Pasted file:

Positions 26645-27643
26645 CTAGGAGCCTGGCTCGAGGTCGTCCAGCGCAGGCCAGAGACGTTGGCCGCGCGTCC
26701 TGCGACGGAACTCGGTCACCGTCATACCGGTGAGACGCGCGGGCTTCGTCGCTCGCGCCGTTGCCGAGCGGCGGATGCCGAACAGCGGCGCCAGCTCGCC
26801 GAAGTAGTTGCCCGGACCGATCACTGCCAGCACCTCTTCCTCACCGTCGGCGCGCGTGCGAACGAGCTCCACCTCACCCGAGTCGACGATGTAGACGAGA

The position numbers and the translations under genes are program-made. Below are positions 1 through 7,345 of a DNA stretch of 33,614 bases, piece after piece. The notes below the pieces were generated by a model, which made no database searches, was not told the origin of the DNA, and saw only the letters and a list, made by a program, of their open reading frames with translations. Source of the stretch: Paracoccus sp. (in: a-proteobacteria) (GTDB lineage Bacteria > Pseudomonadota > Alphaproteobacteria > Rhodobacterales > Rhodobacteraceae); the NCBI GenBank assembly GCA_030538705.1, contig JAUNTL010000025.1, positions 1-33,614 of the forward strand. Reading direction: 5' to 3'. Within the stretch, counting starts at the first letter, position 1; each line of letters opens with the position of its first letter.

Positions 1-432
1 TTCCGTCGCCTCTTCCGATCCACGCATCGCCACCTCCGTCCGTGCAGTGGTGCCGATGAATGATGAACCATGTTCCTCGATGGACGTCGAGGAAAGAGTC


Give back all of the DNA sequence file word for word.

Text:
Positions 26645-27643
26645 CTAGGAGCCTGGCTCGAGGTCGTCCAGCGCAGGCCAGAGACGTTGGCCGCGCGTCC
26701 TGCGACGGAACTCGGTCACCGTCATACCGGTGAGACGCGCGGGCTTCGTCGCTCGCGCCGTTGCCGAGCGGCGGATGCCGAACAGCGGCGCCAGCTCGCC
26801 GAAGTAGTTGCCCGGACCGATCACTGCCAGCACCTCTTCCTCACCGTCGGCGCGCGTGCGAACGAGCTCCACCTCACCCGAGTCGACGATGTAGACGAGA

The position numbers and the translations under genes are program-made. Below are positions 1 through 7,345 of a DNA stretch of 33,614 bases, piece after piece. The notes below the pieces were generated by a model, which made no database searches, was not told the origin of the DNA, and saw only the letters and a list, made by a program, of their open reading frames with translations. Source of the stretch: Paracoccus sp. (in: a-proteobacteria) (GTDB lineage Bacteria > Pseudomonadota > Alphaproteobacteria > Rhodobacterales > Rhodobacteraceae); the NCBI GenBank assembly GCA_030538705.1, contig JAUNTL010000025.1, positions 1-33,614 of the forward strand. Reading direction: 5' to 3'. Within the stretch, counting starts at the first letter, position 1; each line of letters opens with the position of its first letter.

Positions 1-432
1 TTCCGTCGCCTCTTCCGATCCACGCATCGCCACCTCCGTCCGTGCAGTGGTGCCGATGAATGATGAACCATGTTCCTCGATGGACGTCGAGGAAAGAGTC